Oracle AQ in the converged database diagramOracle AQ in the converged database combines pub/sub of events and produce/consume of messages. Producers produce or publish in multiple languages to a queue broker built into the database. Consumers consume or subscribe to messages. Queue propagation makes the message available to consumers on a remote Oracle database.

Oracle AQ/TEQ combines the best of messaging and pub/sub

Key Oracle TEQ advantages for developers

  • Combines the best of messaging and streaming
  • Supports both JMS and Kafka Java client for Java programming
  • Uses a high-performance persistent in-memory implementation
  • Provides 3X to 10X performance improvements over Oracle AQ
  • Scales with Oracle RAC and vCPUs within an Oracle Autonomous Database instance
  • Interoperable with Apache Kafka, using Kafka JMS connectors

Brief history of Oracle AQ and Transactional Event Queues (TEQ) diagram

Oracle AQ was introduced in Oracle Database 8.0

Oracle Advanced Queuing (AQ) was introduced in Oracle Database 8.0. In version 12.2, AQ Sharded Queues were introduced for JMS queues, around the same time that Kafka became an Apache project. AQ Sharded Queues are renamed Transactional Event Queues in Oracle Database 21c. Both AQ Classic Queues and Transactional Event Queues are free to use with Oracle Database in any deployment.

Brief history of Oracle AQ and Transactional Event Queues (TEQ) diagram Oracle AQ was introduced in Oracle Database 8.0 and has been growing its capabilities in every subsequent edition of the Oracle database. In Oracle Database 12c, AQ sharded queues were introduced, with partitioning and continued in Oracle Database 19c. AQ sharded queues are renamed to Transactional Event Queues in Oracle Database 21c. Oracle AQ continues to be available for simple workflows that don’t require very high throughput.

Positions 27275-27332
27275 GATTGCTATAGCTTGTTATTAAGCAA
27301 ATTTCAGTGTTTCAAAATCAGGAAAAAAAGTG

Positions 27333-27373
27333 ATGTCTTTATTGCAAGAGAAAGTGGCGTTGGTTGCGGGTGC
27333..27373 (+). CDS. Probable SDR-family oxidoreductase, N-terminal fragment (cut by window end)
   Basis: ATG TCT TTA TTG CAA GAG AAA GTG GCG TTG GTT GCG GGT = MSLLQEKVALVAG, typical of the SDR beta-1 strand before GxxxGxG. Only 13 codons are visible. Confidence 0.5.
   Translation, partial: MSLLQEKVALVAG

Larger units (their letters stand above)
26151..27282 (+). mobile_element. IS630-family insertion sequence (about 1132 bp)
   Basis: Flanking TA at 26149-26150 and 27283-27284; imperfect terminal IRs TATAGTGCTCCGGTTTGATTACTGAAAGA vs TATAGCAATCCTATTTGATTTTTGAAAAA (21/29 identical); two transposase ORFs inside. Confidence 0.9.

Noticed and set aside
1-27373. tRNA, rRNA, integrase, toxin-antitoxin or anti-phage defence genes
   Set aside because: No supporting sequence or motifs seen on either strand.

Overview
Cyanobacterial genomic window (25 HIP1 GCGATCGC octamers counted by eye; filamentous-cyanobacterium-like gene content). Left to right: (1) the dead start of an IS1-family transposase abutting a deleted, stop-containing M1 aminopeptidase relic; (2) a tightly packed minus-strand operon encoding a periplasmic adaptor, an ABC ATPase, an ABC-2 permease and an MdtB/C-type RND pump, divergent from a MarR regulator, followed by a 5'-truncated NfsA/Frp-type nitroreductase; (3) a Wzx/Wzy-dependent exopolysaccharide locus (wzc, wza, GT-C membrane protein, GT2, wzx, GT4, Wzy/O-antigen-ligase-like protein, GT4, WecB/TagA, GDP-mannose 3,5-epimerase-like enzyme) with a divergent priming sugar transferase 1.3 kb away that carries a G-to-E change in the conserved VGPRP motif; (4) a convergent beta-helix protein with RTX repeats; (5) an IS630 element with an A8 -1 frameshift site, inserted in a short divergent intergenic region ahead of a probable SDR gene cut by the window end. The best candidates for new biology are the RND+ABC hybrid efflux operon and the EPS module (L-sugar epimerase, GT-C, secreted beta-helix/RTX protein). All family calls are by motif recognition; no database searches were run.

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Oracle AQ and TEQ customer successes



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FedEx has moved E-Business Suite to Oracle Cloud Infrastructure. E-Business Suite workflow and Business event system are built on Oracle Advanced Queuing (AQ).

AQ and TEQ use cases

  • Application workflows

    Retail delivery guarantee workflow

    Delivery companies use one-time passwords (OTP) to verify the delivery address and person, using Oracle AQ as the backbone for message exchange between the vendor app, deliverer, and the customer. See code in the Oracle AQ LiveLab.

  • Event-driven applications

    ATM banking second-factor authentication

    Banks require an OTP to validate their accounts for withdrawal in many countries. Learn how to use Oracle AQ to create a messaging infrastructure to transfer the OTP between the ATM server code and the client mobile app of the customer.

    Oracle AQ is used for coordinating the OTP from the ATM machine with the customer’s registered mobile phone.

  • Microservices

    Food delivery app on Oracle Autonomous Database

    GrabDish is a food delivery app that uses Oracle AQ for communicating between the order, inventory, and delivery microservices. Check out the code in Simplify Microservices with Oracle AQ LiveLab.

    Modern AppDev of microservices with Oracle TEQ in Oracle’s converged database

Get started with AQ and TEQ